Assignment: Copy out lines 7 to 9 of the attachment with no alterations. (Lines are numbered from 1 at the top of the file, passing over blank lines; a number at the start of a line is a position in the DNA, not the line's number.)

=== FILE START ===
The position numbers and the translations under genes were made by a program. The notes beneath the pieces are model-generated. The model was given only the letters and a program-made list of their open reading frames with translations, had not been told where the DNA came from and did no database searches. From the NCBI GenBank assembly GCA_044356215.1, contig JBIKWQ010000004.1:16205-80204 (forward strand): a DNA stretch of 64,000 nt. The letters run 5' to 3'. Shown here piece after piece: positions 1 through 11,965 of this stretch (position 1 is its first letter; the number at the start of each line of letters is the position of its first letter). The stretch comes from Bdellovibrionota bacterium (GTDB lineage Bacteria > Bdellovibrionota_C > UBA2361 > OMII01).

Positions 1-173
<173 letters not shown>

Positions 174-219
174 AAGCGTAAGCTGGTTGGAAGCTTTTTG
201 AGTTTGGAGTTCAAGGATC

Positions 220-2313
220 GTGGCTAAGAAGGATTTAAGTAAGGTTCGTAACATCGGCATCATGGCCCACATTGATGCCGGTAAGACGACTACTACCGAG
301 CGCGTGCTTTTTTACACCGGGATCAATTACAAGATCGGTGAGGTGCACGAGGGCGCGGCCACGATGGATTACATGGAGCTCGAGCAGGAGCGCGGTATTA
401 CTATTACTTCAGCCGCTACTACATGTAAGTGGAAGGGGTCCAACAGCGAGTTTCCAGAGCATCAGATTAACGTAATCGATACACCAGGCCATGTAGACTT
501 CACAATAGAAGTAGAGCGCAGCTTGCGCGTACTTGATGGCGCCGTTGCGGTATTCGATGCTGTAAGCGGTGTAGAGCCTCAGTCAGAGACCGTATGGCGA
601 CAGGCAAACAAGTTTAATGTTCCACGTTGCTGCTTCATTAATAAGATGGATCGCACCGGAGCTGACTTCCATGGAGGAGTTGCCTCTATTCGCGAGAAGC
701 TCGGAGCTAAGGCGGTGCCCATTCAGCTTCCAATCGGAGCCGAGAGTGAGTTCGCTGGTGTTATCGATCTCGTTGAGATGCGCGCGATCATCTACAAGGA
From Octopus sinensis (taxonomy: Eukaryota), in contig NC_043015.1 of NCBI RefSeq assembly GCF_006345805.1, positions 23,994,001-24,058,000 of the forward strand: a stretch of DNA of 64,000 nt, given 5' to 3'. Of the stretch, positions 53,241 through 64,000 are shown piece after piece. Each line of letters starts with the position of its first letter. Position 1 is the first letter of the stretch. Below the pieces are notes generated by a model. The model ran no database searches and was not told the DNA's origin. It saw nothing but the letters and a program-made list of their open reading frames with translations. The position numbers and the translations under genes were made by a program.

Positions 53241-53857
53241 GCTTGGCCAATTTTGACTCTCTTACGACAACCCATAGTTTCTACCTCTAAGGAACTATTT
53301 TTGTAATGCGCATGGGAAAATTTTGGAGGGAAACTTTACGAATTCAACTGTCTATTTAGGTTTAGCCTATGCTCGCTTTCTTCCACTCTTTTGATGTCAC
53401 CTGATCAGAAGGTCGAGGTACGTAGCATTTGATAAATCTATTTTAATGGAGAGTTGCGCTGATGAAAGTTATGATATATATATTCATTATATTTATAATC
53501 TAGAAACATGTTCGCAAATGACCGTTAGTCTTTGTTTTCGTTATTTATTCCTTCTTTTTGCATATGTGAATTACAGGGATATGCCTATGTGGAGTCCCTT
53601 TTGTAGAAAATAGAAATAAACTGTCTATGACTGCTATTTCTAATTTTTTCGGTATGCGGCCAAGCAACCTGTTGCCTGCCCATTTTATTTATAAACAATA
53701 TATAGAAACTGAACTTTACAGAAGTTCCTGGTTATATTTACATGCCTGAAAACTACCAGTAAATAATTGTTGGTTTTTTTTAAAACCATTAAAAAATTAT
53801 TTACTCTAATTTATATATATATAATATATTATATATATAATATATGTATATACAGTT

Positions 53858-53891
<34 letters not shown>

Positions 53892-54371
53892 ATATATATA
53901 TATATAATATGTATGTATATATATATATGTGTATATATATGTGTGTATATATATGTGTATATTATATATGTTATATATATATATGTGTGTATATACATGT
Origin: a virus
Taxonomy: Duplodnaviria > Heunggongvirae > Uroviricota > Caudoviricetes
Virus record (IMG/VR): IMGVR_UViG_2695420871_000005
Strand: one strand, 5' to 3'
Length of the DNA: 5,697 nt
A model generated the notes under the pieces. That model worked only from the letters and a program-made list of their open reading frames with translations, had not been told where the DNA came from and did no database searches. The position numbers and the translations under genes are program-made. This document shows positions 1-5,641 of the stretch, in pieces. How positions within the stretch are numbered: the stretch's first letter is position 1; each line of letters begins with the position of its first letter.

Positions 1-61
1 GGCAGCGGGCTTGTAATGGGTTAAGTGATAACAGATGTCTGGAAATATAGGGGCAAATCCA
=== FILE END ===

Positions 220-2313
220 GTGGCTAAGAAGGATTTAAGTAAGGTTCGTAACATCGGCATCATGGCCCACATTGATGCCGGTAAGACGACTACTACCGAG
301 CGCGTGCTTTTTTACACCGGGATCAATTACAAGATCGGTGAGGTGCACGAGGGCGCGGCCACGATGGATTACATGGAGCTCGAGCAGGAGCGCGGTATTA